The Rough Recipe

This is one of those recipes where the timing and quantity depends entirely on what ingredients you choose to include and how many rolls you want to make. The below quantities will make about 12 rolls, but you can easily halve or double amounts, make smaller or larger rolls, or swap ingredients. I wouldn't consider it a dish to be made in a hurry - making the rolls takes a bit of practice, but you'll get better as you go. Also, I recommend making more than you think you need, these babies get eaten fast!

You'll need the following:

For the summer rolls:

  • 3 ounces or so glass noodles or rice noodles
  • 12 rice paper wrappers or more (more info here)
  • A wide shallow bowl or pan large enough to easily fit the wrappers 
  • Sesame or neutral oil
  • Rice vinegar or lime juice
  • Soy sauce (optional)
  • 1 to 2 cups of thinly sliced or shredded crunchy vegetables, like carrots, peppers, cucumbers or edamame (this is a great time to use a mandoline, spiralizer or box grater)
  • 1 cup Quick Pickles or Right-This Minute pickles
  • 2 cups or more of leafy greens or herbs, such as lettuce, kale, spinach, cilantro, mint, basil, roughly chopped
  • Optional: a protein such as tofu, scrambled egg, shrimp, or cooked chicken

For the peanut sauce (feel free to experiment with amounts - I literally never measure when making this sauce):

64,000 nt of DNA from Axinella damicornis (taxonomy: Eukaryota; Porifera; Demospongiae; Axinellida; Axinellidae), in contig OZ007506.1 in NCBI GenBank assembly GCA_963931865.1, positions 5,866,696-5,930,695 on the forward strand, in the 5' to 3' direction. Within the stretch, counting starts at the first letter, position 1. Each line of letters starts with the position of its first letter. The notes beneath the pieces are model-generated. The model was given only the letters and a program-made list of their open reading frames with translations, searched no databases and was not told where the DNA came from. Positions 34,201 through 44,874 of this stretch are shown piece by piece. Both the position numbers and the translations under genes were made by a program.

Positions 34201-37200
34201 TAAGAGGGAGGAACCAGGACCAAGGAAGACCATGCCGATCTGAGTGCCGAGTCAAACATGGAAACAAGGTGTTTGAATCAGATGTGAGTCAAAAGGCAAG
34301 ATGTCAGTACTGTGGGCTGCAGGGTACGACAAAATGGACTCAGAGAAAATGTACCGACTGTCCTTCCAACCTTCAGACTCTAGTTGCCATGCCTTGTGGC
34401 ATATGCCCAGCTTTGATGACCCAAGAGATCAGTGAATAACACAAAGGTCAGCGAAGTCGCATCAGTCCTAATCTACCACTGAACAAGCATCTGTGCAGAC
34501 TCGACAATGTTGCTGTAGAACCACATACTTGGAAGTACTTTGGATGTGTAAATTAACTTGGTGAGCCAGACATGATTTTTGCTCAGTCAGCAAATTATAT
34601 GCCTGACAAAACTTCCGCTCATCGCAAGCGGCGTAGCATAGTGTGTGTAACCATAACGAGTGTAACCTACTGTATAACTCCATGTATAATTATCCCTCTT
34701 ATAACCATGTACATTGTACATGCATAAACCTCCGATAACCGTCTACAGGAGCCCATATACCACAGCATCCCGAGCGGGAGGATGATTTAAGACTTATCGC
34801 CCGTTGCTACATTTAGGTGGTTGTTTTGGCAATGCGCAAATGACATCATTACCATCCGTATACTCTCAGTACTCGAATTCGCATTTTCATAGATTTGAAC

• 1/4 cup or so of peanut butter (this is a good way to use up the last of the jar, which then serves as a storage container for your sauce)
  • 2 tablespoons soy sauce, tamari or coconut aminos
  • 2 tablespoons of an acid such as rice vinegar or lime juice
  • 2 teaspoons sesame oil, ideally, but neutral oil if you don't have any
  • Water to taste

Start by getting all your ingredients ready to assemble. Cook your noodles according to the package instructions, then drain and toss with a bit of sesame oil, a splash of vinegar and some soy sauce, if desired. The goal is to get the noodles to taste delicious and not stick together too much. 

If you don't have pickles already made, toss half of your crunchy vegetables in vinegar or make a pickle brine.  Let them sit while you set up the rest of your ingredients in bowls in an assembly line.